Wednesday, December 21, 2005

We must abide by our decisions.

No one doubts this. No one doubts that when we’ve decided upon the course of action that seems best for us, we must stick to our decision. But if we are to stick to our decisions, our decisions must themselves be of the kind & quality that we can confidently and stick to. We can stick to our decisions only if they are "stickables." This obvious point seems lost on some people.

Epictetus tells the story of a friend who had for no apparent reason decided to starve himself to death. Epictetus went to the man and asked what had happened to provoke this decision.
The man replied, “It doesn’t matter. I have decided [ kekrika ].”
Epictetus said,” Well, yes, but let’s examine your decision. If it was correct, I will try to help you accomplish your purpose; but if it was unreasonable, you must change your mind.”
“Oh no,” said the man, “ I can’t change my mind. Keprika. And that settles it.”
“But not all of our choices are good choices,” said Epictetus. “Surely you accept that, and we cannot abide by every choice we’ve made regardless of how bad it is.”
“Kekrika,” said the man again, “and one must abide by one’s decisions.”

I am paraphrasing somewhat freely an exchange that occurs at Discourses II.15.4-12. Epictetus tells us that somehow he eventually was able to persuade this fellow, whom I call the Kekrika man, to reconsider his suicidal fast. He seems to have jarred the man back to reality by asking him this question. “And suppose for no reason you had decided to kill me. Would it now be necessary to do that? Because you had decided to and ‘one must abide by one’s decisions’.”

I think Epictetus has made his point about the difference between being resolute & steadfast in one’s decisions and clinging obstinately to a choice that never made any sense in the first place. Everyone who reconsiders a choice he has made is not automatically akratic or weak-willed, as the Kekrika man seems to believe.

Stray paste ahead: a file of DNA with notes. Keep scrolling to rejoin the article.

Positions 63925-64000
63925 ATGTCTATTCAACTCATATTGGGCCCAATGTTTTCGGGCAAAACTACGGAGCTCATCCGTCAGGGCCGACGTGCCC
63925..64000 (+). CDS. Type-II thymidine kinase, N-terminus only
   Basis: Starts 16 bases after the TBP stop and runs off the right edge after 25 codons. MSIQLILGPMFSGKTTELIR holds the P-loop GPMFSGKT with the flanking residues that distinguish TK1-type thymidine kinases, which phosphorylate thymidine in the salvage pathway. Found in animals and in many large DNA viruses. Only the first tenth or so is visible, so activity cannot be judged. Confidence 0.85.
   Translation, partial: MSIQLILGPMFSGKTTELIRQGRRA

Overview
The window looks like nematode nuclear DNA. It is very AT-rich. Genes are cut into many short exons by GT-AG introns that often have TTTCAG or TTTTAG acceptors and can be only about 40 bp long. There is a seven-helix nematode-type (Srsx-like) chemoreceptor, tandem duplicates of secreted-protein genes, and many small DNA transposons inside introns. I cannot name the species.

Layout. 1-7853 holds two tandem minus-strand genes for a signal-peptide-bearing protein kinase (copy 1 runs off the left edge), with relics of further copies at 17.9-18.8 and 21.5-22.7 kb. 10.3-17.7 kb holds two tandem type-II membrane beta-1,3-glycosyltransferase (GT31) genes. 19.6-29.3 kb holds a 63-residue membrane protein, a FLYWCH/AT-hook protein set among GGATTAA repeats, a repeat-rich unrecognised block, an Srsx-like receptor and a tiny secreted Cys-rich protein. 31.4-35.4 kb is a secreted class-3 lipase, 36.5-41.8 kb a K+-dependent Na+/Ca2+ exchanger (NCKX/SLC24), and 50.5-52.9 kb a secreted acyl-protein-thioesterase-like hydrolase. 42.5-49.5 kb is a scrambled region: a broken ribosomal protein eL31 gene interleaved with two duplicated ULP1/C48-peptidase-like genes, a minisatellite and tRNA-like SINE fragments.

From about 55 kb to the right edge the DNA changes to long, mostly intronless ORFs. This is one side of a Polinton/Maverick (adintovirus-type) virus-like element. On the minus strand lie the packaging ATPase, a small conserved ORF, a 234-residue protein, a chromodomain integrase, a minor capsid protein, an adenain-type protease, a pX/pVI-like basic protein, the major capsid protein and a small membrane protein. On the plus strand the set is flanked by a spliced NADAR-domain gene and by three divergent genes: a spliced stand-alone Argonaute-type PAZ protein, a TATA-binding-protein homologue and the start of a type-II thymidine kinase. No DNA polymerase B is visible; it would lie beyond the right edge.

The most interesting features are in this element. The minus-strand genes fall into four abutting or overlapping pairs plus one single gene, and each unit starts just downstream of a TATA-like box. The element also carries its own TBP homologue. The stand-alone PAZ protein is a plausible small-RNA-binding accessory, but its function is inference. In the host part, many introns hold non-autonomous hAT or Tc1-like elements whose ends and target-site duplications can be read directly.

But this exchange also points to another, deeper difference between Epictetus and Kekrika man. Epictetus comes to him and says “show me your decision and we will review it and make sure it’s a good one.” Kekpika plainly has nothing to show him. He just keeps saying "kekrika". At some point he had apparently said to himself “ It’s time to die and I will starve myself to death.” That was his decision. Uttering or thinking those words. And now he thinks that because he said those words, he has made a decision that he must abide by.
I was quite surprised when Epictetus did not make this sort of a reply to him:

“That’s not a decision, my friend! Why is it time to die? What are your reasons for choosing death? Are those reasons more weighty than those that speak for life? If you have problems, are there no other or better remedies than death? Why is death the best answer here? And what about all your responsibilities? Have you considered and weighed all these things and still arrived at the verdict that death is best? That is a decision. That is how a man must decide such matters as these. So show me that you have made a decision , and we will review it together and perhaps honor it. But otherwise, abandon this foolish, impulsive course of action you have embarked without a deciding anything, and in any case, stop babbling kekrika, kekpika, kekrika.”


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